Zero Waste Haircare
Finding zero waste haircare in the UK is much easier than zero waste makeup. The problem is finding high-quality zero waste haircare, and finding a good range of zero-waste products for your hair. I’ll cover some of your best options below, but I have to clarify that this is something I’m still working on. I still own plenty of not-zero-waste beauty, makeup and haircare. I’ll reduce where I can, and love trying out these new zero waste products, but there are still plastic containers in my beauty routine!
If you’re interested in zero waste beauty, see my other posts in this series:
There will be plenty more in this series over the coming weeks, so make sure you subscribe to the Monthly Beauty Edit to keep up-to-date on the latest!
Zero Waste Shampoo & Conditioner
One of the easiest ways to find zero waste shampoo and conditioner is to fill bottles at your local refill store. More and more refill stores or ‘zero waste stores’ have opened in the past few years. Here in Sheffield, there are three and counting. You can find refill stores close to you simply by searching for ‘zero waste shop near me’, or this handy list on Pebble Mag has loads of options divided up by region.
The biggest downside to using refill stores for your zero waste shampoo and conditioner is that there’s usually only one or two options. If you need specialist haircare, this one’s not for you. If I could refill co-wash in a zero waste store, I would in a heartbeat! I use the refill store for conditioner, body wash and other liquids, but stick to buying Noughty’s Co-Wash for now. Luckily for me, they’ve recently switched to bio-plastic sugarcane packaging which actually removes CO2 from the air as it’s processed, so I don’t feel quite so bad.
Zero waste shampoo and conditioner bars are great, and more options appear on the market all the time. I’ve yet to find the perfect solid co-wash (if you know of one, please let me know in the comments!). As I said above, I don’t personally use shampoo, but I have tried and tested plenty of conditioner bars in my time. Some of my favourite brands include Earth Kind, Eco Warrior and Friendly Soap. If you’re looking to stick to a mainstream hair brand, Garnier have recently launched a range of solid shampoo bars. Garnier were certified cruelty free by Cruelty Free International last month, and some of their bars are vegan too!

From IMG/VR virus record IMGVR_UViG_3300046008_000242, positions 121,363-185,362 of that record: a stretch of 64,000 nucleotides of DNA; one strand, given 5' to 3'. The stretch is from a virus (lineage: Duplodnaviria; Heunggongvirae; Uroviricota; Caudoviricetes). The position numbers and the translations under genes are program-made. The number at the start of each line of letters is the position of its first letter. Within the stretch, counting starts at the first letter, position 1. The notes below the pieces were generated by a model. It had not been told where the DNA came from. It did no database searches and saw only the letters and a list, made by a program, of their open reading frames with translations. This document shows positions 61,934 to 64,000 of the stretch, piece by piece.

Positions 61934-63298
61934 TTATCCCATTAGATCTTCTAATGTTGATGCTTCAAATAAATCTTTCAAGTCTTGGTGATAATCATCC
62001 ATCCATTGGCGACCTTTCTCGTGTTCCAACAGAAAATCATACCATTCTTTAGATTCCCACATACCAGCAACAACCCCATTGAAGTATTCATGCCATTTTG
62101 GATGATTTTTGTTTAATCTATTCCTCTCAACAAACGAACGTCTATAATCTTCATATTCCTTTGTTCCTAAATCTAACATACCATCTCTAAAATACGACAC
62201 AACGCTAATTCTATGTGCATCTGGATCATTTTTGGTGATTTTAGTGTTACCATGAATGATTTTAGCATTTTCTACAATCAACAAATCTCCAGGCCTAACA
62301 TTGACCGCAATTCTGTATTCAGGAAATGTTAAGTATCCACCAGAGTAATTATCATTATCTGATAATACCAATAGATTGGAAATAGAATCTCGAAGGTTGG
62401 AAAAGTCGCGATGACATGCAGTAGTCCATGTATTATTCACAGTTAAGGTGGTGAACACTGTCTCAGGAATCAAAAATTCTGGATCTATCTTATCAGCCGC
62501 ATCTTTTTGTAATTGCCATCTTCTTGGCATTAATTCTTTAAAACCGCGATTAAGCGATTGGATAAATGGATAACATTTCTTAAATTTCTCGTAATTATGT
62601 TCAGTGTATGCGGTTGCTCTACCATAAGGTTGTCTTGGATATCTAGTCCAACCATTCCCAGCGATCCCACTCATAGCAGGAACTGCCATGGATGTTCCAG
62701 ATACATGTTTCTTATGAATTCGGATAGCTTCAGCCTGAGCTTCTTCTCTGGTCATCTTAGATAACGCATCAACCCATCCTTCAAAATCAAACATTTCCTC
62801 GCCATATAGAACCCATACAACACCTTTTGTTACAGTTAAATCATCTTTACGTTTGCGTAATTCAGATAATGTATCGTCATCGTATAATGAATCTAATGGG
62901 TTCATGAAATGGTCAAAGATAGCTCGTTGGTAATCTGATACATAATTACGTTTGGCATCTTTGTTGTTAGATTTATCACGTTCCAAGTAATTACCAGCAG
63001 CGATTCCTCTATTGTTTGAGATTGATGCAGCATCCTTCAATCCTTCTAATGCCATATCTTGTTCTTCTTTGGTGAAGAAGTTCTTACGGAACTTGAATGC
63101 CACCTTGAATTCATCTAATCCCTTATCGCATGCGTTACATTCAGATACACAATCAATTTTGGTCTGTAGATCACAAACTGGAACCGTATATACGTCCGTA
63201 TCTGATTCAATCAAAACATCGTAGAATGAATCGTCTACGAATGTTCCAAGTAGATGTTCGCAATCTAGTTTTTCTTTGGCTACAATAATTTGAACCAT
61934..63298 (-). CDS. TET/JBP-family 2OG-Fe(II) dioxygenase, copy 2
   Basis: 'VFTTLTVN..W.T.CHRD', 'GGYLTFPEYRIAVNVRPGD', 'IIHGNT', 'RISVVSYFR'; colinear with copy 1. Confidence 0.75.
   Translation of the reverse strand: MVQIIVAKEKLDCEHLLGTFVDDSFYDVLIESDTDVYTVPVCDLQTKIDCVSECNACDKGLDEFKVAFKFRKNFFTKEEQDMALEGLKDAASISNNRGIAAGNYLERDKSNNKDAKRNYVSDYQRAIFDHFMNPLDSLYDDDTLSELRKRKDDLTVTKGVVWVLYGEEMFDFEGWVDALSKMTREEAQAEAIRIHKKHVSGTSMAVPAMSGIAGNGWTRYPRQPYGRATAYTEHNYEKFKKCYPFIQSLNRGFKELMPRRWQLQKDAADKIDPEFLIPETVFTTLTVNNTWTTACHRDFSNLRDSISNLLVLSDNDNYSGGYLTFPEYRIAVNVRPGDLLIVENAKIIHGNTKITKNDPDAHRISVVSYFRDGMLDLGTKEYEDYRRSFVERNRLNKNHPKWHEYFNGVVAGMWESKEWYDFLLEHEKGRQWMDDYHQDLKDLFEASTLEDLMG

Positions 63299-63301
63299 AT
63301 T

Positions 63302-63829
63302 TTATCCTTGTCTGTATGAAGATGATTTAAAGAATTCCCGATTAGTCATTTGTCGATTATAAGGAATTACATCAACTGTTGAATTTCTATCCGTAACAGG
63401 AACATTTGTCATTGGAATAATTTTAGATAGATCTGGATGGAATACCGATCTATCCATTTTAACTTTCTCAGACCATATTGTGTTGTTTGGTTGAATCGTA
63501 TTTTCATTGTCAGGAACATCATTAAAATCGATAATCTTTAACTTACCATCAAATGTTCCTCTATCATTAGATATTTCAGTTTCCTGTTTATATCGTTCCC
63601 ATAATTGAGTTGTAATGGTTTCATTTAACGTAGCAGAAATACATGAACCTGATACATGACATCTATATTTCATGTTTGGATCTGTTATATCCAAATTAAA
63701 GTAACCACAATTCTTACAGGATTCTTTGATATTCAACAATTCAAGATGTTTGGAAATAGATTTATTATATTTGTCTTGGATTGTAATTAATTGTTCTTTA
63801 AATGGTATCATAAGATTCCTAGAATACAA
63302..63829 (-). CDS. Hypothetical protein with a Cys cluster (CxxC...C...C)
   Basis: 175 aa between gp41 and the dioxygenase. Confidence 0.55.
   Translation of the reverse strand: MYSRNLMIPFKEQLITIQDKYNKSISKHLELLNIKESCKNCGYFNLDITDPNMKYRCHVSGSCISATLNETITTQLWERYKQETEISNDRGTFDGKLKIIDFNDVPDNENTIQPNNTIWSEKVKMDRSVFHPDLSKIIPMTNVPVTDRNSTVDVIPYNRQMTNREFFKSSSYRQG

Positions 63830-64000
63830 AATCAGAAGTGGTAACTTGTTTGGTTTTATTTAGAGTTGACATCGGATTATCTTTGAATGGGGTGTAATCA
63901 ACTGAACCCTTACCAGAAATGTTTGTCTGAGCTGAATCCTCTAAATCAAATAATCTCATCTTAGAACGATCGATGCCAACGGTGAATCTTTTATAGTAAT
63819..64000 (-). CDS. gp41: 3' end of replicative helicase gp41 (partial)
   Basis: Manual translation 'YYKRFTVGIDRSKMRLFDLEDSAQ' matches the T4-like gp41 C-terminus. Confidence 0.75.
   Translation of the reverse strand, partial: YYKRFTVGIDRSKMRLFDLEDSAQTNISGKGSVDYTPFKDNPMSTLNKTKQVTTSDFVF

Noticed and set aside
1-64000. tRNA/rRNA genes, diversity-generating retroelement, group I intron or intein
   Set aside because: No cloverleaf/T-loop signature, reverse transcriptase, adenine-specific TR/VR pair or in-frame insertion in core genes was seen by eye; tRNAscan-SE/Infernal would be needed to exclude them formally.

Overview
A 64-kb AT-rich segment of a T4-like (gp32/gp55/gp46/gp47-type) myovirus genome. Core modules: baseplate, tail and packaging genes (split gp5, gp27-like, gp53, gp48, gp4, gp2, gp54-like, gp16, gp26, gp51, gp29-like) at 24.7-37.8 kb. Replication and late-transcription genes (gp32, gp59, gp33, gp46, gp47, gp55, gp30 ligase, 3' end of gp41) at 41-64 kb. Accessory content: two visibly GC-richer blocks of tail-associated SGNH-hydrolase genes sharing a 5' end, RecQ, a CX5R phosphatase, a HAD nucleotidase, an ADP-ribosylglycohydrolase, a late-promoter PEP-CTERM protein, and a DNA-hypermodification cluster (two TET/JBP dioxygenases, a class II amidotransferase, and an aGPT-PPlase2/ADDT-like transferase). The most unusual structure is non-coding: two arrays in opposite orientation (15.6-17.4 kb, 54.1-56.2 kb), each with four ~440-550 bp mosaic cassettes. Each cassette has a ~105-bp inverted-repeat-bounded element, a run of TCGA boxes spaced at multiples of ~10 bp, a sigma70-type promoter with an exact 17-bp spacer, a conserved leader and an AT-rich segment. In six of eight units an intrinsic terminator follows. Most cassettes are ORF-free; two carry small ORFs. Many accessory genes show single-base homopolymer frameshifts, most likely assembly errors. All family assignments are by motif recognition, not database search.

Hairy Jayne is a company that produces 100% cruelty free and vegan, sulphate free shampoos, conditioners and other hair products. All of their haircare products come in either refillable or compostable materials, making them close to zero waste. Hairy Jayne sell sulphate-free zero waste haircare bars like above, as well as refillable liquid shampoos and conditioners.
You can buy your first product in a recyclable aluminium bottle, then use their refills which come in thin compostable bags. You can choose your product type based on your hair type, and even choose your fragrance! If you don’t get on with shampoo bars and you want something a little more tailored than the products on offer at your local zero waste store, this is a great option.
Some brands, such as Childs Farm and Faith in Nature, have started selling big (and I mean BIG) refill bottles. You can buy 2.5 or 5 litre bottles of their products and refill them from home. Although these aren’t zero waste, this can reduce your plastic waste by up to 69%. This is especially great from Childs Farm, as they do products specifically for children and babies. As far as I’ve seen, the zero waste options for children-specific toiletries are extremely limited!
Zero Waste Hair Styling
Bleach London are a brand I’ve spoken about plenty of times before on this blog. Although they aren’t technically zero waste, their products are almost exclusively sold in recycled plastic bottles or cardboard, and are recyclable too. They have a great range of hair dyes, tints, and shampoo and conditioner specifically for coloured hair. They don’t add any excess plastic to their hair dye – you can purchase a reusable mixing bowl and tinting brush separately.
I particularly love their Hair Elixir, which comes in a glass bottle with a pipette. The packaging is reduced anyway simply because a small amount goes a long way, but also because the glass bottles can be recycled or put to good use in a number of different ways. Bleach London have also recently released their first totally vegan and zero waste shampoo bar.
I know Lush is an obvious choice, but I always think they’re worth a mention. Most of their hair styling and treatment products come in their black pots, which are very low-waste due to their closed-loop recycling system. Others are totally zero waste. This includes their henna hair dye and hot oil treatments, which are both solid. Of course, Lush sell a great range of solid shampoos and conditioners too.